We left Annapolis after the boat show on the 12th of October. We had three day trips down the bay before staging for the trip round Cape Hatteras. The trip was varied to say the least, we had one day of sailing, one day of gentle motoring and one day of bloody awful motoring into a shocking head sea taking waves over the bow despite being in Chesapeake Bay and generally hating every minute of it! Charlie sulked all day in the back cabin, letting us know how bored he was every time we descended the companion way!
We sat for about 3 hours at between 8.5 and 9.3 knots so imagine our surprise when we turned round and saw a sail rapidly catching us up! It turned out to be a 70’ custom carbon yacht called Route 66, so we felt less embarrassed by being passed by it when it finally caught up.
By the time we got to Hatteras the wind had backed off and gone North so we had gentle motor sail from just north of the cape, round it and down to Cape Lookout arriving just before sunset, the $50 of diesel being a small price to pay for the lack of 10’ seas and high winds we normally seem to get!
Our first day at Cape Lookout was stunning, the sun was out and temperatures in the high 20’s, just like summer, I even managed to get sunburned. We walked for about 6 miles on the beach round the whole Cape and then back through the most insect infested interior track we have ever seen. Little black flies that obviously haven’t seen human blood for a while and were ravenous for it.
Tuesday dawned clear and still but there was a battle between our two weather sources. NOAA the official US weather service were saying 2 days of 20-25 knot SW winds so nothing much, BUT Chris Parker our custom weather guru was saying that 3 weather systems were going to collide and we should batten down for 40-50 knot winds, ie more than we had during the hurricane!
Sadly but predictably it was Chris who proved to be right and so after a lovely sunny calm day the wind filled in that night and howled non stop for 48 hours, it also lashed down with rain and was generally horrible.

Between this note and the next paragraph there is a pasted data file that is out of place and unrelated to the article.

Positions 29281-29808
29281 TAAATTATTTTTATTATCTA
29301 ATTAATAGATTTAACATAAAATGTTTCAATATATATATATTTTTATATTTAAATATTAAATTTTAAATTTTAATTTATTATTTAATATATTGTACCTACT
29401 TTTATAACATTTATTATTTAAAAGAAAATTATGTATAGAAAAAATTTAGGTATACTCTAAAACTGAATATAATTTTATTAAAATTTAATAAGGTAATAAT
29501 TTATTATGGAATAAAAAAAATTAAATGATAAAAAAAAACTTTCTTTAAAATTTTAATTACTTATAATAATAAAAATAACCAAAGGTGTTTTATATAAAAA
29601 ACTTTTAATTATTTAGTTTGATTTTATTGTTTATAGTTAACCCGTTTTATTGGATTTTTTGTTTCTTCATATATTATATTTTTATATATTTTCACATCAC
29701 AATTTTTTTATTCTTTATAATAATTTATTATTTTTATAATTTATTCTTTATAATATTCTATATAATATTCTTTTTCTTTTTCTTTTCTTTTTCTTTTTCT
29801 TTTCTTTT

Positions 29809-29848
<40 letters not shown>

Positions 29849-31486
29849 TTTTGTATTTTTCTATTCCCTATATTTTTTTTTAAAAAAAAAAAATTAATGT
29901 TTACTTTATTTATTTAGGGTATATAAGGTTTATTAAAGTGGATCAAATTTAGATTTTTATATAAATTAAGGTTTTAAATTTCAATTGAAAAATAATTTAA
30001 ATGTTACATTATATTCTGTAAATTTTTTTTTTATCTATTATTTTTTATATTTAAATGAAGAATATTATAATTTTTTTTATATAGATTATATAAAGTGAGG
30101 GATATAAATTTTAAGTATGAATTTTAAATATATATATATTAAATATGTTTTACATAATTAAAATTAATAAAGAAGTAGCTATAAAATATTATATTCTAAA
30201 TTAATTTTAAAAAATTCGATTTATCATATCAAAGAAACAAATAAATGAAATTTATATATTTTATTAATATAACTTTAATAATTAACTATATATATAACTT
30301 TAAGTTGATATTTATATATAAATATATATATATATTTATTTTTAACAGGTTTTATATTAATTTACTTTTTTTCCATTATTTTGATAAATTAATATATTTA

Lookout Bight was great place to be for it mind, we snugged up near the beach and let out 100 metres of anchor chain in the 6 metres of water we were in, so no danger of dragging (and even if we did it is 1.5 miles to the beach on the other side so we had plenty of time to sort it out!).
The second night was the worst when it blew at 40-50 knots all night with no let up, the only stress was the constant noise of the wind, the peace that reigned when it finally backed off on Friday morning was wonderful and meant we could finally sleep uninterrupted.
On checking the GPS I found the boat had sailed 5 miles while at anchor in the 48 hours!
Almost as soon as the wind backed off and went North, the seas died down and the conditions were great for moving on. We motor sailed over to Wrightsville Beach and the had a fabulous sail on Sunday overnight to Monday down to Charleston, sailing the whole way to the entrance channel at Charleston. We got our customary visit from a huge pod of dolphins once round Cape Fear, 20-30 dolphins swimming with the boat for around 20 minutes just at sunset – see last years post for the photos!
We timed our arrival into Charleston perfectly for the peak of the outgoing current, we were pushing 3.5 knots of current at one time, plus had to share the entrance channel with an enormous container ship.
We will have a few days in Charleston and then head for Florida.